• seperator

Will collectors notice 5-ouncers?

Full disclosure is a good thing. I am in favor of it especially when it is from the U.S. Mint.

On Oct. 8 the collector version of the Bombay Hook 5-ounce silver collector coin with a “P” mintmark goes on sale to collectors.

Issue price will be $149.95, but with silver being frisky, popping up to $15.85 this morning, it probably will soon change.

In addition to the pricing variable that collectors must always be aware of, the mintage now can also fluctuate, the Mint says.

There is a pre-announced limit, but it could change depending on demand for the bullion version.

The Mint explains it this way: “The current authorized limit of both numismatic and bullion America the Beautiful Five Ounce Silver Uncirculated Coins for Bombay Hook National Wildlife Refuge is 65,000 across both options. An announced maximum mintage limit of 30,000 has been set for the America the Beautiful Five Ounce Bombay Hook National Wildlife Refuge Uncirculated Coin. However, based on demand, the United States Mint has the flexibility to mint and issue more than the minimum of 35,000 America the Beautiful Five Ounce Bombay Hook National Wildlife Refuge Silver Bullion Coins as long as the bureau does not exceed the 65,000 coin limit.”

We already know that the Mint has sold 45,000 of the Bombay Hook bullion investor coins.

That means there is room for 20,000 of the collector coins.

Will that be a problem?

Looking at the first three 2015 issues in this America the Beautiful series, we see sales numbers of 19,490 for the Homestead, 17,887 for the Kisatchie and 16,987 for the Blue Ridge Parkway.

It looks like 20,000 for Bombay Hook is no sweat for collectors or the Mint.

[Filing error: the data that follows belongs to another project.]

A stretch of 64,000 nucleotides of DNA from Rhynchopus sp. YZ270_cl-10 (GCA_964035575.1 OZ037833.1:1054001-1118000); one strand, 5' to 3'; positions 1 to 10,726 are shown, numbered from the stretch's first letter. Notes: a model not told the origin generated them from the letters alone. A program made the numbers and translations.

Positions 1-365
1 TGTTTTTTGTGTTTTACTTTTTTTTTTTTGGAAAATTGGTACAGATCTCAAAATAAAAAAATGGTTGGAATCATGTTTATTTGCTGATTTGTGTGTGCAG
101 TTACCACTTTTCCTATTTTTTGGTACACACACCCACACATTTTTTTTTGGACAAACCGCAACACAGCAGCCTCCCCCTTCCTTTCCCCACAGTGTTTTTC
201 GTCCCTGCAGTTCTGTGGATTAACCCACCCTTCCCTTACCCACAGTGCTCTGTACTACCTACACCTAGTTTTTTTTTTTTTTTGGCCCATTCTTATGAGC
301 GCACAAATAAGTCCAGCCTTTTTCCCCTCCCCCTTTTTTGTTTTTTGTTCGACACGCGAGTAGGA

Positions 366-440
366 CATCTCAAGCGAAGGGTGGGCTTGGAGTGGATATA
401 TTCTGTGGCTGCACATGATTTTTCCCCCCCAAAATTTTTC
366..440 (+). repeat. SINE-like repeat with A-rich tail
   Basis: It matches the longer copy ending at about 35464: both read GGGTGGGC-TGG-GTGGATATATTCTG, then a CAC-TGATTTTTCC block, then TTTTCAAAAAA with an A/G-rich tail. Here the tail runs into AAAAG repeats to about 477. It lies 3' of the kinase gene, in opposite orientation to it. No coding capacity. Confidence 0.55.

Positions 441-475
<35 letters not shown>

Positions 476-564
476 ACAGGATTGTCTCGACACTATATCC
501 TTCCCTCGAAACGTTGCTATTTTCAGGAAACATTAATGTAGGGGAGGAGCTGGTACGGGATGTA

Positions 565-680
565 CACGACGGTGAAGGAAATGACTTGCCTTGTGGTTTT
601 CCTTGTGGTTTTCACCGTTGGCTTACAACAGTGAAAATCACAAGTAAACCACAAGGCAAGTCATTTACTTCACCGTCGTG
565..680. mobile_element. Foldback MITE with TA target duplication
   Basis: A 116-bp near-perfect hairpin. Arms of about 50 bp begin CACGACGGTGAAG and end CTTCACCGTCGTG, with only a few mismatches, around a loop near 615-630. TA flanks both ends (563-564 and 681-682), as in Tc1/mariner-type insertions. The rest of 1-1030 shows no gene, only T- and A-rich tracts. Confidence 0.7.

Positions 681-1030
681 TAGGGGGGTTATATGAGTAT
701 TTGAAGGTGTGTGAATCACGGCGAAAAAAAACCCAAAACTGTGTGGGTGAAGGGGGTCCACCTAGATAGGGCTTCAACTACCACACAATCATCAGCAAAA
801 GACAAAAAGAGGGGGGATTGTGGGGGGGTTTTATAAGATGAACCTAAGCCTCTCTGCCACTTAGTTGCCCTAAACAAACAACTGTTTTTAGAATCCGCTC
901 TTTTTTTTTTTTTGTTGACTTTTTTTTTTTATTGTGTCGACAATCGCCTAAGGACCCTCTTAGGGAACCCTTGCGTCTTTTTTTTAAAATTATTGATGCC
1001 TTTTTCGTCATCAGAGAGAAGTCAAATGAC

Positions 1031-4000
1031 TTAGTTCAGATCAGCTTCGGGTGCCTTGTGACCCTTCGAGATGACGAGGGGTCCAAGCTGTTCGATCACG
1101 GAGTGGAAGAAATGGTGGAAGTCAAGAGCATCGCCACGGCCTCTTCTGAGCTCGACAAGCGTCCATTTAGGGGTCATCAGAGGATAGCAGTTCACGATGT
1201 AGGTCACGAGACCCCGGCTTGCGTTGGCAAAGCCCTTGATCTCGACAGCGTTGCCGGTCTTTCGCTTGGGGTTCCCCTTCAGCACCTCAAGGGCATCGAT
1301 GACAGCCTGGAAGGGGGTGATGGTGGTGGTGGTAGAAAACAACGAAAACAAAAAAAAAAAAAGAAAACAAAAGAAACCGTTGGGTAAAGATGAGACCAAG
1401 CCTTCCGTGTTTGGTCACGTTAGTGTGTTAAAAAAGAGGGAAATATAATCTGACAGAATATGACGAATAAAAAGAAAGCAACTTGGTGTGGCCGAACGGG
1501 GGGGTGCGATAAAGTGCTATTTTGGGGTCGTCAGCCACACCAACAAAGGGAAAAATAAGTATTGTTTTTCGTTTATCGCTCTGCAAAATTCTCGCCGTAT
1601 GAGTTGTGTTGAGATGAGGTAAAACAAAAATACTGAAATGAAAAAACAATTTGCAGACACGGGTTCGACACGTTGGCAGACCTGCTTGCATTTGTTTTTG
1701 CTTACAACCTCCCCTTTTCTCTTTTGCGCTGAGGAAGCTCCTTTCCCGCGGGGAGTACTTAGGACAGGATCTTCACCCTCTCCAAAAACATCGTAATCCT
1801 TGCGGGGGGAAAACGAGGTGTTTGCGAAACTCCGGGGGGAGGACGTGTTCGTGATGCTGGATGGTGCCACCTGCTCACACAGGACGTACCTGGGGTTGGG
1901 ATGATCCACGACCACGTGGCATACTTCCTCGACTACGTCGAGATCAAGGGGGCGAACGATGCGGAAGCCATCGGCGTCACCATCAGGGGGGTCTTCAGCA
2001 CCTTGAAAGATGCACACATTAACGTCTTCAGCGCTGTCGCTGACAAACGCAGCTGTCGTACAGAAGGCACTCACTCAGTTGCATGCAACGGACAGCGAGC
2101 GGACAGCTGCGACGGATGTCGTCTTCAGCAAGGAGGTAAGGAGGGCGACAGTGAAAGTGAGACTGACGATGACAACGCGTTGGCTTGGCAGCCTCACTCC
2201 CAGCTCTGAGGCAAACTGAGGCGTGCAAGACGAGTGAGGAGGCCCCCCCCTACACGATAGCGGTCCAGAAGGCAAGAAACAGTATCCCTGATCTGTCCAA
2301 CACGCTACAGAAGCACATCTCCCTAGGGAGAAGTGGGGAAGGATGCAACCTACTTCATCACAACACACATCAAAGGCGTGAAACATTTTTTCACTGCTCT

In recent months demand for the 5-ounce bullion coins has risen strongly, probably as demand overflows from other popular bullion coins.

The Bombay Hook bullion coin sold out immediately at 45,000 pieces.

It seems likely given the state of the market that the Saratoga design will sell out as quickly when it goes on sale at the same number.

Will witnessing this explosive bullion coin demand inspire collectors to place their orders as rapidly?

At some point it could, but recent activity proves the opposite.

The collector versions of the 2015 Homestead, Kisatchie and Blue Ridge coins are still available on the Mint’s website.

Demand for the 2014 collector 5-ounce coins was higher than what has occurred so far in 2015 even as demand for the bullion versions last year was lower.

In 2014 collectors took 22,732 of the Everglades collector coins. This was the low point of the demand range. The high point was 28,451 for the Shenandoah design.

In all five cases, demand was higher than the highest figure of 19,490 achieved so far in 2015.

Demand for the bullion investment coins in 2014 ranged from 22,000 to 34,000, significantly below present demand levels where the low was 35,000 for the Homestead and the high is 45,000 for both Bombay Hook and the prior Blue Ridge issue.

The bullion coins are retailing for $122.55 online today if you just want to buy one.

That is a difference of $27.40 between the collector and bullion coin prices and it could be deterring some possible collector buyers.

In any case, so far this year it has been bullion buyers who have been most willing to put up their cash rather than collectors.

That could change at any time if silver continues to heat up.

If you have an interest in the 2015 collector 5-ounce silver coins, you probably should get what you want now.

Buzz blogger Dave Harper has twice won the Numismatic Literary Guild Award for Best Blog and is editor of the weekly newspaper “Numismatic News.”

  • Subscribe to our monthly Coins magazine – a great resource for any collector!
This entry was posted in Buzz. Bookmark the permalink.

One Response to Will collectors notice 5-ouncers?

  1. JonSullivan says:

    They’re neat coin, and should get some interest.

    -Jon

    http://www.sullivannumismatics.com

Leave a Reply